There are two organisations in Scotland offering family mediation. Family Mediation Scotland has affiliated services in regions cross the country. Most FM mediators, who are trained and subject to careful supervision, take on cases after a separate intake meeting with each party. Sessions are usually free except for All Issues Mediation, where sessional fees apply. They will only deal with cases where the parties have children under the age of 16 years. Some services also offer mediation on financial as well as child related issues. In addition, FM services do important work in the provision of contact centres and other initiatives to support children through the difficult period of family breakdown. To contact the local service call FMS on 0131 220 1610.
CALM is the organisation set up and run by solicitors who are accredited by the Law Society of Scotland as Family Law Mediators. All CALM members are experienced family lawyers who have and continue to undergo extensive mediation training. To refer a case to a CALM mediator, simply call or write to one of the mediators in your area (there are over 55 practising members around Scotland). If a recommendation would be helpful, contact CALM’s regional convenor listed on the freephone number 0800 9150080
It is important that both parties are willing to attend mediation and that funding has been clarified at the time of making the referral. CALM mediators usually charge around about the recommended Law Society General Table hourly rate. If your client is on Advice and Assistance or Legal Aid it is important to get authority in advance as payment for this expenditure can only be made as an outlay on the advising solicitors account. The Scottish Legal Aid Board will usually grant sanction for cover for the cost of half of four sessions each of two hours long.
The CALM mediator will send out an initial referral form for each party to complete before the first meeting along with a letter (which parties will be asked to sign) explaining the guidelines and process of mediation. Each session will usually last no more than two hours – any longer can become counter productive as even the most amicable separating couple can find these conversations hard going.
At the first meeting the parties work with the mediator to set the agenda for their assisted negotiations, prioritising their various issues. Then they start gathering the necessary information. As both undertake to make full financial disclosure, the mediator can help, using lists and additional questionnaires to collect together all the details of matrimonial assets and liabilities required along with appropriate vouching. Sometimes parties ask their lawyers to help with this process.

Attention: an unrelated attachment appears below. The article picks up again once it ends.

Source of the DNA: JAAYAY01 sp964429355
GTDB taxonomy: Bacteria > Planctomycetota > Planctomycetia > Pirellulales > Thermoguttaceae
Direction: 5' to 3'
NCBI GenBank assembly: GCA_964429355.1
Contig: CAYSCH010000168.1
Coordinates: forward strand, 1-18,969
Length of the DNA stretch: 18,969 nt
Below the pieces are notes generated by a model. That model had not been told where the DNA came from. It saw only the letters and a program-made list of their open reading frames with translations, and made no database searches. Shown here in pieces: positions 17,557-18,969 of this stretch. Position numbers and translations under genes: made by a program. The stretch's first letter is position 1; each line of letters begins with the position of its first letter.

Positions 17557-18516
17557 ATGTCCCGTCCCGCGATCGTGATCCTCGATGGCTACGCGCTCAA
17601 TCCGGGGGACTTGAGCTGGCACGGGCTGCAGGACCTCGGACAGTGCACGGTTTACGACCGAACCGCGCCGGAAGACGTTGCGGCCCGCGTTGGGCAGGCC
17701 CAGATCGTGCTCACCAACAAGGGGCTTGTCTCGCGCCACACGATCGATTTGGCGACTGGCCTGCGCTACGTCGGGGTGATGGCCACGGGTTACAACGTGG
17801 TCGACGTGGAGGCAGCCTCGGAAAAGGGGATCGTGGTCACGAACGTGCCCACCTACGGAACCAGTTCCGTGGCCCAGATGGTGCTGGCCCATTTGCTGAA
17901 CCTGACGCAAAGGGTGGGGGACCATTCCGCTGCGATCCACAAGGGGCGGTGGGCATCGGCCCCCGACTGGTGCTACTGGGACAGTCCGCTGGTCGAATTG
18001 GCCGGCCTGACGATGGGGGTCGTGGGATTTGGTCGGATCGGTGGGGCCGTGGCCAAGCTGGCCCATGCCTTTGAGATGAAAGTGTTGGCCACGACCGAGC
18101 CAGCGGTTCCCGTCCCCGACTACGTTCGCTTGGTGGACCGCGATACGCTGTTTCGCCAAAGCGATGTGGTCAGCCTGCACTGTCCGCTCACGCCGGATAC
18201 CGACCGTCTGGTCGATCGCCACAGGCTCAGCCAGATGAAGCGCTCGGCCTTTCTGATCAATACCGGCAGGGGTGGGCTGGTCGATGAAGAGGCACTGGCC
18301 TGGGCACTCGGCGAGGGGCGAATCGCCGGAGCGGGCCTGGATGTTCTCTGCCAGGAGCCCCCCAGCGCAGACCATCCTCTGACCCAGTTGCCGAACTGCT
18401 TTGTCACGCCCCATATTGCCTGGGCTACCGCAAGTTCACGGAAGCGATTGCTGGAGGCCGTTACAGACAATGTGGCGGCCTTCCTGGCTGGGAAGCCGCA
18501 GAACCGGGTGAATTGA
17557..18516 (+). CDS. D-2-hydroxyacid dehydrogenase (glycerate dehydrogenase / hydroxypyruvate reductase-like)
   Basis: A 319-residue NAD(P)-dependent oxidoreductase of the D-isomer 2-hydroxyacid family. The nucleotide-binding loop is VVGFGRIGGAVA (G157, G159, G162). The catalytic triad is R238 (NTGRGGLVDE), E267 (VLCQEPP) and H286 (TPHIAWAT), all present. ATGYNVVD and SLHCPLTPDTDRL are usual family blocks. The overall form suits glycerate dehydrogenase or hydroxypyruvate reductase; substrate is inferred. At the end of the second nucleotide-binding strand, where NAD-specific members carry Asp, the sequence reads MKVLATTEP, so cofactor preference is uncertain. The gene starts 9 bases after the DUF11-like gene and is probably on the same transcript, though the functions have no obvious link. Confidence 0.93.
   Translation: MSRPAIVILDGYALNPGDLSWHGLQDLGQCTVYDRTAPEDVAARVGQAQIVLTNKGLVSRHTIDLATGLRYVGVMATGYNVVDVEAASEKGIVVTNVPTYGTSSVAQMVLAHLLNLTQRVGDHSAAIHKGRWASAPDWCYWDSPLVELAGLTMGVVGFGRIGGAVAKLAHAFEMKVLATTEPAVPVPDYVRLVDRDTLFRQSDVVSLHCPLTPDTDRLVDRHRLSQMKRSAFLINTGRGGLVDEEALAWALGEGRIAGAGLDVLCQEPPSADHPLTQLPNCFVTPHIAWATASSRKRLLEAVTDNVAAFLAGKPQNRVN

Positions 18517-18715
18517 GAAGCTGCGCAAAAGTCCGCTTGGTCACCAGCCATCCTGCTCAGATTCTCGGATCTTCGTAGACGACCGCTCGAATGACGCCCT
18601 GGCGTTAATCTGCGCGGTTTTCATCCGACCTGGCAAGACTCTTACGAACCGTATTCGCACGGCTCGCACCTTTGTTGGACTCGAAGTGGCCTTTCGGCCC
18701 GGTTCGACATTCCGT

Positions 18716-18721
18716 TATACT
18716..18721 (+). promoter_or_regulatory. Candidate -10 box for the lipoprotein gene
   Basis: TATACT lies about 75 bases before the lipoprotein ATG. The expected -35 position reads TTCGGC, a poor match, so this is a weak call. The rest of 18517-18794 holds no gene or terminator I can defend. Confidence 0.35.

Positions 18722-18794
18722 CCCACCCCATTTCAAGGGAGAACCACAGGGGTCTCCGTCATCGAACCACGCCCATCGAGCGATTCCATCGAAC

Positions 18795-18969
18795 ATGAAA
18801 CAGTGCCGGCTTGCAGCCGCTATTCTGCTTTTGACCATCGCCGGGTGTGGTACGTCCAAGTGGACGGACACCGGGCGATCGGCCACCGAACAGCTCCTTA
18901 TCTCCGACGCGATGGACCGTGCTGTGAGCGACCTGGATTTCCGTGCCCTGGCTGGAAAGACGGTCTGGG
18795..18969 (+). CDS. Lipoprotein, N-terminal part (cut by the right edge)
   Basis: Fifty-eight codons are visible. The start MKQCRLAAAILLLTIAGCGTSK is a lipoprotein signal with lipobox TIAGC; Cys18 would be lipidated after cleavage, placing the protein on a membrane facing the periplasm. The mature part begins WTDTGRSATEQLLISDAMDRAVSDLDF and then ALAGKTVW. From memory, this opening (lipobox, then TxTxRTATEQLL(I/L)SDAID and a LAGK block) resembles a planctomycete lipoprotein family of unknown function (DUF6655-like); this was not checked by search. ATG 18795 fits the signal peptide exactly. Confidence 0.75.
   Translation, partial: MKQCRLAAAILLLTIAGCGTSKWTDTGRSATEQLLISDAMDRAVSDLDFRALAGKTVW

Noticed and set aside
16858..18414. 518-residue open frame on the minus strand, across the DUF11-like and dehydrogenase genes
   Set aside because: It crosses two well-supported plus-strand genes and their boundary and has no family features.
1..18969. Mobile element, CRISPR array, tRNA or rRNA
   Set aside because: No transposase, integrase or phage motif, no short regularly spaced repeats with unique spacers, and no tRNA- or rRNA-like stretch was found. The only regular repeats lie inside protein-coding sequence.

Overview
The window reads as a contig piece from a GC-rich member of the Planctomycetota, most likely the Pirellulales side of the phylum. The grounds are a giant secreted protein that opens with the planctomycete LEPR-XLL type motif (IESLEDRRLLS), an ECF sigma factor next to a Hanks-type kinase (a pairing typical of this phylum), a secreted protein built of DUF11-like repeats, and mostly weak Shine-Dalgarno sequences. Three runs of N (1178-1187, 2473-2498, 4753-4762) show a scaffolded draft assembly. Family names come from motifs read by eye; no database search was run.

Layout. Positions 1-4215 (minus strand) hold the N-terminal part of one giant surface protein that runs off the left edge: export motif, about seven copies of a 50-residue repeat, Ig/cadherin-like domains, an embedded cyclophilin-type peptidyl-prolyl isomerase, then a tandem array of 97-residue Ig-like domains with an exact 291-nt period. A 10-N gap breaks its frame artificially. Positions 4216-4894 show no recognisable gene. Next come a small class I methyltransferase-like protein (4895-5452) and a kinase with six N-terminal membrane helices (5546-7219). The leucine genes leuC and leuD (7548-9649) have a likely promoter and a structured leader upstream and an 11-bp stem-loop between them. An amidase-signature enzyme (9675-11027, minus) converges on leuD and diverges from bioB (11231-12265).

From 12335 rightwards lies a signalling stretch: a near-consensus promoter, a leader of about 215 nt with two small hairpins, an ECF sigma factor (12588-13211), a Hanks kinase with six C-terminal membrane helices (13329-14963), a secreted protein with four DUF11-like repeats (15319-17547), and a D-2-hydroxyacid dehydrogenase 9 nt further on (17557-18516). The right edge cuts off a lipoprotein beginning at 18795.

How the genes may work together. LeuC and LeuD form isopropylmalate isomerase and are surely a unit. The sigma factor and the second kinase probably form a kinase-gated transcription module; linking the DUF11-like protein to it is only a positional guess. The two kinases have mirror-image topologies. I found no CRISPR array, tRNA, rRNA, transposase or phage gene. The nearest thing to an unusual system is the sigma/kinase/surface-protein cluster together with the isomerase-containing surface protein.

Usually at the second or third meeting it helps to tabulate information, by pulling together the numbers and issues on a flipchart. Then, and only then, the process can move to the generation of options. The mediator makes full use of collaborative skills to encourage parties away from positional bargaining. Legal advisers can help by discussing a range of possible desirable outcomes so that the clients’ expectations are realistic and manageable.
Options are explored without fear of commitment, developed and then reality tested. If they are mutually acceptable they can become proposals. Often, the CALM mediator is asked to produce a Mediation Summary detailing these proposals and outline the background discussions leading up to the formulation of the proposals. Also, often an Open Summary of Financial Information is produced so both parties and their advisers can use this disclosed information in whatever further process they require.
All CALM members have undergone a foundation six day training course lead by the internationally renowned Family Mediation Trainer Lisa Parkinson, who is CALM’s Director of Mediation Training. CALM would like to hear from appropriately experienced candidates interested in such a course as soon as possible. Anyone who would like to know more about family mediation foundation training should contact Rhona Cameron at Robson McLean, 28 Abercromby Place, Edinburgh (0131 556 0556).
CALM members require to continue to do eight hours mediation and nine hours family law training along with one co-mediation and an observed session on which a trained assessor reports to the Law Society accreditation panel, annually. The benefits of CALM membership are that there is a tremendous network of similarly committed and trained colleagues throughout Scotland all focused on developing practice in this wonderfully demanding area of work
Anne H Dick is a partner with Anne Hall Dick & Co in Glasgow and Ewan A Malcolm is a partner with Drummond Miller WS in Edinburgh. Both work together as skills trainers for lawyers.
In this issue
- Hardening up the soft side
- Diversity of disciplines shape new business of law
- Credibility at stake in crisis of confidence
- Escape from Andersen
- Let mediation take the strain
- Taming two imposters: triumph and disaster
- A brief history of time management
- Executry practitioners run daily risks
- Risk management
- New industry standard for online legal data
- Chhokar inquiry had cathartic effect on prosecutor